For those of us too busy for a lengthy spiritual practice, I recommend small spiritual practices. Try 10 minute of prayer or meditation in the morning. Or light a candle and burn some incense when you get up and offer a prayer of gratitude. Just before you begin your work day, light a candle on your desk, quiet your mind, and ask that your work be karma yoga – holy work. Or set your wrist watch to sound an alarm once an hour; when it rings, stop for even 30 seconds and clear your mind and allow yourself to be in the moment – since God is in the moment.

Make these, or other short simple actions, your spiritual practices. You'll find your day and your life significantly enriched, and the experience will motivate you to find time for longer spiritual practices. Or you, if you like these short practice periods, you can add in more of them: a five minute meditation during your lunch break, a 10 minute journaling time before bed or a blessing before and after meals. In this way, your day will become one spiritual practice after another.

Making Your Whole Day a Spiritual Practice

The ultimate goal of a spiritual practice revolves around having your whole day (week, month, year, life) feel like a spiritual practice or, at least, like an extension of your spiritual practice. I believe that is the idea behind the enormous number of mitzvot, or commandments, Jews are asked to remember and to act upon each day. If you try to observe even five or 10 of them each day, you find that your actions are tied into a spiritual practice on an almost constant basis. You praise God for your body working correctly when you awake. You offer gratitude for a multitude of events each morning. You bless the food you eat, acknowledging that it comes form a Higher Source. You raise your hands after washing them and ask that they be used in God's service. As you go to sleep at night, you ask that your transgressions and those of others be forgiven. Mitzvot are actually connectors; each time one commandment is performed, it connects the person to a Higher Source. The action reminds them of God.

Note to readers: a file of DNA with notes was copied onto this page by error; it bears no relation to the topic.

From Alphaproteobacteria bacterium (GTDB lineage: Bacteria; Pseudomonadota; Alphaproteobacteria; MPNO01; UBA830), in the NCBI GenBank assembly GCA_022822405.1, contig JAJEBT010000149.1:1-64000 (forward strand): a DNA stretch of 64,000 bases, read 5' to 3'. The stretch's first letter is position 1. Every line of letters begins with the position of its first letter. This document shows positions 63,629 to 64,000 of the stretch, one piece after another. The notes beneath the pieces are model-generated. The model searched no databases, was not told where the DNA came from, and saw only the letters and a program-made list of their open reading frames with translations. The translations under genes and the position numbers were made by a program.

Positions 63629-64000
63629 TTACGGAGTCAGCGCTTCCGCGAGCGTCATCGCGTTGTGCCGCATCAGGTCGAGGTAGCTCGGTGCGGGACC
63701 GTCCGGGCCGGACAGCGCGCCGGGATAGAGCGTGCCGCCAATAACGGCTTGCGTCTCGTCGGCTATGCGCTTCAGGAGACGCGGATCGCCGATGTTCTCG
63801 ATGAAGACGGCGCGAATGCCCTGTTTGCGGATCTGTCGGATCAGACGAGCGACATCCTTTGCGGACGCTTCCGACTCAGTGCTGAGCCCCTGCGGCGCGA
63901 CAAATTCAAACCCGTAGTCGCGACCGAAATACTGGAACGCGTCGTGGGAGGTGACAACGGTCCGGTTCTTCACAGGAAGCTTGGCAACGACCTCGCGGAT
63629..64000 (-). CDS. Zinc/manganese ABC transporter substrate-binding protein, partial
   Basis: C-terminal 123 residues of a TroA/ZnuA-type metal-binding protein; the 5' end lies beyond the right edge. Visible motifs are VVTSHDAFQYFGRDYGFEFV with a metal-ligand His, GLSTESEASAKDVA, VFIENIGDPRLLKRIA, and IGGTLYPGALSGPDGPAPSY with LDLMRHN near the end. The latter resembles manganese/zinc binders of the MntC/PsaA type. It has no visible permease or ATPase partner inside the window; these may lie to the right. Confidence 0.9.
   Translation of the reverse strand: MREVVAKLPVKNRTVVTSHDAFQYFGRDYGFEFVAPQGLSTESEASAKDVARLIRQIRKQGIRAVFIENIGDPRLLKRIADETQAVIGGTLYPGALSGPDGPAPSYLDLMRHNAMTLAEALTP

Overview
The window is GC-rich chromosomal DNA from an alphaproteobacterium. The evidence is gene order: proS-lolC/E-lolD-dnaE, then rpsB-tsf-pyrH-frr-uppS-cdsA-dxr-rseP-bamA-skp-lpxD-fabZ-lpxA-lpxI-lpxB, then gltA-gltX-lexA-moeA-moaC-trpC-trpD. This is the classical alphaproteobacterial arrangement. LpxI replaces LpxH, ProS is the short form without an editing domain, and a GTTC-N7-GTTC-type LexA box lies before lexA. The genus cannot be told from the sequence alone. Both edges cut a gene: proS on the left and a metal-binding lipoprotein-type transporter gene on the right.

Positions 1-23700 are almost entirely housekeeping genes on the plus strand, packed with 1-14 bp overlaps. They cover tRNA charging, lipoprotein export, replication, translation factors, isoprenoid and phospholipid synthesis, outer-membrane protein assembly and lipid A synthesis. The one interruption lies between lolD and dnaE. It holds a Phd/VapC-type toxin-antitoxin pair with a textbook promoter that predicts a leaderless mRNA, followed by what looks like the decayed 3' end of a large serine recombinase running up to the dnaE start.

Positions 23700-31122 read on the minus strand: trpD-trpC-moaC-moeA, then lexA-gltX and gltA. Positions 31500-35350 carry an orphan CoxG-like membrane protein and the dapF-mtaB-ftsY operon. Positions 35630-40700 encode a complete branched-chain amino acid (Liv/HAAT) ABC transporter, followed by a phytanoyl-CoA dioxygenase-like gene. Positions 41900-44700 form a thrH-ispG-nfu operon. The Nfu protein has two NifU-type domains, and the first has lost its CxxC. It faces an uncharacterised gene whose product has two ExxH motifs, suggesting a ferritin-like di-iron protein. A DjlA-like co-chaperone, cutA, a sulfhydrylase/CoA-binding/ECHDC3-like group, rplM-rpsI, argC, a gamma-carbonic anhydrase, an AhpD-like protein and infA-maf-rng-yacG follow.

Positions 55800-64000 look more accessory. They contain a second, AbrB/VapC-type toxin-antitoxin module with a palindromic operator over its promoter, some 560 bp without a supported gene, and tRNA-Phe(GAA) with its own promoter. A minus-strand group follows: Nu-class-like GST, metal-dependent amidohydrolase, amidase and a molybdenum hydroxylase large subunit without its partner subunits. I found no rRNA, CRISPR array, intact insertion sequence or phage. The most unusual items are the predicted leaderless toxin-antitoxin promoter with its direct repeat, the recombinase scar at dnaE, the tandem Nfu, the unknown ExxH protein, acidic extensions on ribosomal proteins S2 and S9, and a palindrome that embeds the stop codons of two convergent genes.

If you can't find time every day for spiritual practice, commit to having a practice every week. For Jews – and even for non-Jews – I recommend taking on the Friday night Sabbath candle lighting as a spiritual practice. Along with this, try giving yourself a sanctuary in time – 24 hours that are sacred, a real Sabbath. You can then build on this by developing a daily hour of spiritual practice when you do something you feel represents a spiritual practice.

To a great extent, spiritual practice involves remembering God on a minute-by-minute basis. When we remember our Divine Source we allow ourselves to be aware of that Source. And when we are aware of Divinity, we can experience it. Without a spiritual practice, we go through each day or each week without awareness of God, and the lack of awareness makes it almost impossibly for us to experience anything other than our own physical reality let alone our own spirit or the Spirit of the Universe.

Free Article Source: http://www.za77.org

About The Author: Nina Amir, an acclaimed journalist, motivational speaker and Kabbalistic conscious creation coach, currently is writing Setting a Place for God, A Woman’s Guide to Creating Sacred Space and Inviting the Divine to Dwell Within It. She also is the author of a booklet, called Abracadabra! The Kabbalah of Conscious Creation. For information on Amir’s books, teleseminars and classes, visit http://www.purespiritcreations.com or call 408-353-1943.